He strip-tills and plants his twin rows in the row middles of the previous crop on his pivot-irrigated and non-irrigated fields. “We’re planting around the trash, rather than through it,” he says.
On gravity-irrigated fields, however, he ridge-tills, planting in the previous twin-crop row area on the ridges to preserve the irrigation furrows in between.
In this sandy soil area where groundwater quality protection regulations restrict nitrogen (N) application timing, he applies some of his N as anhydrous ammonia with his strip-till pass in the spring. He applies 10-34-0 solution and thiosulfate with the strip-tillage pass about 10 days ahead of planting. Each row unit on his strip-tillage machine includes row cleaners, a coulter ahead of a chisel running about 9 in. deep (for anhydrous ammonia application), wavy coulters slightly angled to pull soil back over the chisel slot and rolling baskets.
He also applies fertilizer as in-row applications of 8-25-0, 28% N solution and sulfur with the planting operation. Kurz does this whether planting in the old rows in ridge-till or in the row middles under pivot irrigation. The balance of N goes on through a center pivot or sidedressed with a coulter machine.
Stalk stubble vs. tractor tires
Problems with stalkstubble chewing up tires on the planter tractor led to another of Kurz’s shop projects. To remedy the problem, Kurz built and mounted 13-in.-diameter rollers at the front of his tractor to flatten stalk stubble ahead of the tractor tires. He designed the hydraulically raised rollers to float up and down with undulations in the field surface. Without the stalk flattening, he says, “you won’t even make it through the day (without damage to the tires).”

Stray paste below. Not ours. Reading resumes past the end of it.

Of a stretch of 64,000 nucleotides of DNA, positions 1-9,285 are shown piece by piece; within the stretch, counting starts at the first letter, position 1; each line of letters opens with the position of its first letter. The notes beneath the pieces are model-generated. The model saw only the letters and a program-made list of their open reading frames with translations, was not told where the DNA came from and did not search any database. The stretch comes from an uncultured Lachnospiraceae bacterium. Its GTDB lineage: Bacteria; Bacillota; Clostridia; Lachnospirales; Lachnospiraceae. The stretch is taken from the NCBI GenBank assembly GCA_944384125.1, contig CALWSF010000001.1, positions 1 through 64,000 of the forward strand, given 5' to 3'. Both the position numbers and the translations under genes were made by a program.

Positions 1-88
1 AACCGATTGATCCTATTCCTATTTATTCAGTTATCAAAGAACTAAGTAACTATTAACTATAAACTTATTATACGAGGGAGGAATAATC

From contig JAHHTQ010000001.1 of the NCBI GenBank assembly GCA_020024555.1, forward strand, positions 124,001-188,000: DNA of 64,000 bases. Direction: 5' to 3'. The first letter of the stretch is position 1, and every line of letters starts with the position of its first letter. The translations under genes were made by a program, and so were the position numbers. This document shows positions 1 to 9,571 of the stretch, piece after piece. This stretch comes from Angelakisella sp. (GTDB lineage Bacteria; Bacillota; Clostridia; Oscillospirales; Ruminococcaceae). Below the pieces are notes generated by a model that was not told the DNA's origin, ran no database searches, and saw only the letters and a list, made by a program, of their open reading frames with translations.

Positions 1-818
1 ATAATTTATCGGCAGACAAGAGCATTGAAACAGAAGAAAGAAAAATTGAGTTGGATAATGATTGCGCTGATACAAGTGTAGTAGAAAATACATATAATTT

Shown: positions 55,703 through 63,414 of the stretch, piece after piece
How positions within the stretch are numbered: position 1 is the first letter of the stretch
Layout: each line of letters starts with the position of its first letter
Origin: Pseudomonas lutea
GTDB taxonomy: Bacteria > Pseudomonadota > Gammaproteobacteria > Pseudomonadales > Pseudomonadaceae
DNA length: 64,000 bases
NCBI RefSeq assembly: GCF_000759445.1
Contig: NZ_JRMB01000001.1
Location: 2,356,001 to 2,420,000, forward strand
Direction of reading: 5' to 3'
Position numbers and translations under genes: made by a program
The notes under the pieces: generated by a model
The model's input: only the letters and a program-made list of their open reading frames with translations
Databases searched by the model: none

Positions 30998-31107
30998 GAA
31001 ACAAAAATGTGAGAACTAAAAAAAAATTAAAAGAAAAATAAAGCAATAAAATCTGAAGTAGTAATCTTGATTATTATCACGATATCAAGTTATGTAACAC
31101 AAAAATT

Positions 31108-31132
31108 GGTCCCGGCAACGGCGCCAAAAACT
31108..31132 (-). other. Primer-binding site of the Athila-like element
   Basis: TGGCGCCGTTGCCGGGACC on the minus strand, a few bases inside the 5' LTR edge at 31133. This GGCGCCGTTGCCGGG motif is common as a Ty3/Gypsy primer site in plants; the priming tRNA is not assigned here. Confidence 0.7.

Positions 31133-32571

He first tried rolling stalk cutters ahead of the tractor tires. Vibration created by the stalk cutters prompted him to abandon them in favor of the rollers.
Kurz follows a cropping sequence of three years in corn followed by one year in soybeans, so most of his corn planting is into cornstalk stubble.
“I try to rotate my herbicide program,” he says, to avoid depending solely on glyphosate. Corn planted the first year after beans is a non-GMO hybrid with an application of Callisto. Second-year corn is Roundup Ready and third-year corn is either Roundup Ready or a glufosinate-ammonium product (Liberty or Ignite), in conjunction with a pre-emerge/preplant herbicide. He returns to soybeans the fourth year with a Roundup Ready soybean variety.
All of his corn and soybeans were planted by May 1 this year. “I work more off the calendar than (soil) temperature,” he says, explaining that he shoots for the middle of April to begin planting.
He keeps two 24-row (12-twin-row) planters rolling with a seed caddy that he modified to fill planter boxes from any of the four bulk seed containers on the caddy. With a crank on a chain and sprocket assembly, he moves the hopper under the bulk seed containers from one bulk container to another. Forced air moves seed through a flex tube running from the hopper to the planter boxes.
His latest experiment with strip-tillage and twin rows is planting rye in the fall to protect sandy soil against wind erosion over the winter.
He strip-tilled this spring and planted Roundup Ready corn into the growing rye, before applying Roundup to kill the rye following planting. He ended up having to make a second Roundup application to completely kill the rye.